ITEM publishes effects for border regions in first cross-border impact assessment
The Institute for Transnational and Euregional cross border cooperation and Mobility / ITEM, established in 2015, has the important objective to identify the effects of laws and regulations for border regions. Therefore ITEM launched its Cross-border impact assessment in 2016. The results of this assessment are now published in the Cross-border impact assessment 2016 and make it clear that there are still many obstacles in the area of cross-border mobility.
One of ITEM’s research activities in which a scientific contribution is made to cross-border mobility and cooperation is the development and application of an annual cross-border impact assessment. This assessment has the aim to contribute to the exploration of potential negative or positive cross-border effects of planned legislation or policy initiatives and the identification of negative and positive cross border effects of existing policy or legislation. Examples of this are the new tax treaty between Germany and the Netherlands and its consequences on pensions of former mobile employees, including frontier workers.
In several dossiers, ITEM also investigated the way in which Member States of the European Union implemented the European directives, and how the results have expressed themselves in the reality of the situation at national level. One example is the dossier analysing the practices of recognition of diplomas in Belgium, Germany, and the Netherlands, and the effects of this practice. As such, for some dossiers the assessment of cross-border impact was not restricted to an analysis of the legislation. The policies of implementing bodies, administrative capacities, and rules can likewise have a negative or positive effect, and so these were also investigated in a number of dossiers.
In the publication ‘Cross-border impact assessment 2016 - Summary’ the objective and methodology of the assessment is described and the assessment of ten different dossiers are included in condensed form. The document is available in Dutch, English, German and French.
In February 2016 ITEM began making an inventory of potential topics in the area of cross-border labour market and mobility. ITEM did this together with professionals and officials which deal with cross-border mobility and cooperation. The ‘working group cross-border impact assessment’, made up of employees of various ITEM partner organisations, has selected ten topics and produced dossiers for every topic.
ITEM’s Cross-border impact assessment 2016 consists out of assessments of the following ten dossiers:
|Subject||Nature||Formulation of question|
|1||The new NL-DE tax treaty
a. Labour; b. Pension)
|Ex post /
Ex ante (in force since 1 January 2016), but tax impact for 2017 not yet known
|What are possible effects of the new tax treaty between the Netherlands and Germany on frontier workers and former frontier workers, with a focus on labour and pension?|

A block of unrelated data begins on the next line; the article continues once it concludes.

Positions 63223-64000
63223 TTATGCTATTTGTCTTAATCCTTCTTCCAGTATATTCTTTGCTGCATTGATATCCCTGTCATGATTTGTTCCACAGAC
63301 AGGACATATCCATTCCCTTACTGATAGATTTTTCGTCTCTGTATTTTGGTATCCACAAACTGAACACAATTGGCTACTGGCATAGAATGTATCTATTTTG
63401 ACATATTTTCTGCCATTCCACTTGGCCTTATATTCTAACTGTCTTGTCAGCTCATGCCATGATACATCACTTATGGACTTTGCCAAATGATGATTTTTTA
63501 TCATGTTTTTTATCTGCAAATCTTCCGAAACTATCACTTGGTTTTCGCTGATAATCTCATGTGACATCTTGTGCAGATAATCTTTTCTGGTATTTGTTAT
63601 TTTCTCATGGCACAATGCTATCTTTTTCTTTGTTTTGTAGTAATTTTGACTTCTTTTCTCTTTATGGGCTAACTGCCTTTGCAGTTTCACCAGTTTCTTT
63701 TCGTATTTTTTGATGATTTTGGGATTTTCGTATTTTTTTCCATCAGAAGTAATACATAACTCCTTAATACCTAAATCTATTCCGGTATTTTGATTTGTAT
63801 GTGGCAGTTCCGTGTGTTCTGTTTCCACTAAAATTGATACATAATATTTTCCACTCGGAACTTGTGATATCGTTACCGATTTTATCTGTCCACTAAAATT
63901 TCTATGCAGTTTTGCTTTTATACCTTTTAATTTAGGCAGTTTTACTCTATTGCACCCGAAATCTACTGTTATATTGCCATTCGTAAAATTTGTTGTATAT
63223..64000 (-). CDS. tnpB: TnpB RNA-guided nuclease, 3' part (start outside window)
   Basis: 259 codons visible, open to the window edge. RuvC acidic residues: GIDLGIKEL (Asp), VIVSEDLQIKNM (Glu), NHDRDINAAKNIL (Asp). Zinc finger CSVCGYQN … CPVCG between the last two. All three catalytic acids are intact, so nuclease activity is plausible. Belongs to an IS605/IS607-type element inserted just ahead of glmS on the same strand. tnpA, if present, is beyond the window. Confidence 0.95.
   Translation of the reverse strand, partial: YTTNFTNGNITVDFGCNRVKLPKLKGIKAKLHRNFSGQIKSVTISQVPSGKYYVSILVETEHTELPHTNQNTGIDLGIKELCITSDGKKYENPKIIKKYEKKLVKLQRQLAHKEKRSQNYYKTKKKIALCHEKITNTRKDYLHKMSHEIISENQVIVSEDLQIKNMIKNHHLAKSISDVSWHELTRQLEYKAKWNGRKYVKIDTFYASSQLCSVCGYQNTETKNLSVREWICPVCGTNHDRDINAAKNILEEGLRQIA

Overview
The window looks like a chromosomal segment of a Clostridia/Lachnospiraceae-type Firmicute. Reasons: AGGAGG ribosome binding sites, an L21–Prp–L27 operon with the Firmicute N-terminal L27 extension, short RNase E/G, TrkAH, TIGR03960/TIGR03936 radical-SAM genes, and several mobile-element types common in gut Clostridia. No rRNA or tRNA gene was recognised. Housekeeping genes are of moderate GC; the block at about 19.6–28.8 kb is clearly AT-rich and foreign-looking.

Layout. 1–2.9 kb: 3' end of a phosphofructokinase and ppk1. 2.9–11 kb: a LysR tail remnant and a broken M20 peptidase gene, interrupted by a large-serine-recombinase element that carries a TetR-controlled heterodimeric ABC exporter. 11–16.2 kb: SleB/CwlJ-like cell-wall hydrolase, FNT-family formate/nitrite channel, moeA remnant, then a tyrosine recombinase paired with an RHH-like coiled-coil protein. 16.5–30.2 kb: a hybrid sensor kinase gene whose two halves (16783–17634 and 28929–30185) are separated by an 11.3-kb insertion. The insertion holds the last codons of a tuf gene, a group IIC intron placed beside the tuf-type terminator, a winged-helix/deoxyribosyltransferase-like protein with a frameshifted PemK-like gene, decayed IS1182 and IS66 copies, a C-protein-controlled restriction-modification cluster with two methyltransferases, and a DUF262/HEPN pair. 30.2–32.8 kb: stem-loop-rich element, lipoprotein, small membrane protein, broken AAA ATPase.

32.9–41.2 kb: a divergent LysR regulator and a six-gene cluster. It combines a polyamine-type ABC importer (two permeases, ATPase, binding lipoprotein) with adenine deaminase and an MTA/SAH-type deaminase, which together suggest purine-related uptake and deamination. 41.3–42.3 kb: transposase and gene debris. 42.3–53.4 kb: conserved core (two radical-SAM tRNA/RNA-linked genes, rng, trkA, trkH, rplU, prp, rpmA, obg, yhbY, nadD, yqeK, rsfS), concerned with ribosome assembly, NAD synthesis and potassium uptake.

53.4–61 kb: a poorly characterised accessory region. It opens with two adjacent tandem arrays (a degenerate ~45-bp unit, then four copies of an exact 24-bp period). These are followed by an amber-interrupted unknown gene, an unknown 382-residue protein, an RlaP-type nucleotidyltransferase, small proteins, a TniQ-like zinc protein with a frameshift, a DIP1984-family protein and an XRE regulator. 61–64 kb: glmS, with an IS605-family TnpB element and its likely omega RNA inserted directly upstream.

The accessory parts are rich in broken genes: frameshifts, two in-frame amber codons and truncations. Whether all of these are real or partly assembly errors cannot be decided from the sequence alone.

|2||Recognition of professional qualifications National application of Directive 2013/55/EU BE/NL/DE||Ex post
Recent EU Directive and national legislation, application in administrative practice
|How does the recognition of certain significant professions work for the frontier labour market and what are the biggest effects on frontier workers (costs, procedures, complexity of the recognition of qualifications)?|
|3||Cross-border cooperation Investigation of INTERREG programmes on the Dutch border||Ex post||What were and are the effects of the new INTERREG programme and national programmes on the quality of the programmes (EMR, Netherlands-Germany, Flanders-Netherlands), approval, and closure of projects?|
|4||Social security: illness and disability||Ex post||What consequences do the Dutch systems governing illness and disability have for the free movement of labour across the border, and can these lead to legal uncertainty?|
|5||The qualifying foreign tax obligation of section 7.8, Income Tax Act, and EU law||Ex post/Ex ante||What impact does the Dutch 90% scheme have on frontier workers? Is this scheme in conflict with European law?|
|6||Proposal for a directive amending Directive 96/71/EC (COM(2016) 128 def)||Ex ante||How good is the proposed revision of the EU posting of workers directive?|
|7||Flexibilisation of the Old-Age Pension Commencement Date Act||Ex ante||What are the effects on the position of workers who have accrued both a Dutch General Old Age Pension and a statutory pension in another country?|
|Evaluation with focus or Euregional Cohesion|
|8||Cross-border employment services: Effects of mandate and capacities of the Dutch UWV||Ex post||What is the impact of the UWV’s current financing and mandate on the implementation of cross-border employment services?|
|9||Cross-border train transport – Fourth Rail Package||Ex ante||What effect can be expected concerning the coordination surrounding the allocation and organization of cross-border interlocal public transport?|
|Practical ad hoc evaluation of effects, Fontys Hogeschool|
|10||The Belgian toll system for lorries||Ex post||What are the additional costs for cross-border transport for the logistics sector in Belgium/the Netherlands/Germany? What are the consequences in reference to the routes used by German and Dutch lorries?|
The Cross-border impact assessment will return annually with the aim to expose the effects for border regions and thus scientifically contributing to cross-border mobility and cooperation. The 2016 cross-border impact assessment can be downloaded on the ITEM website.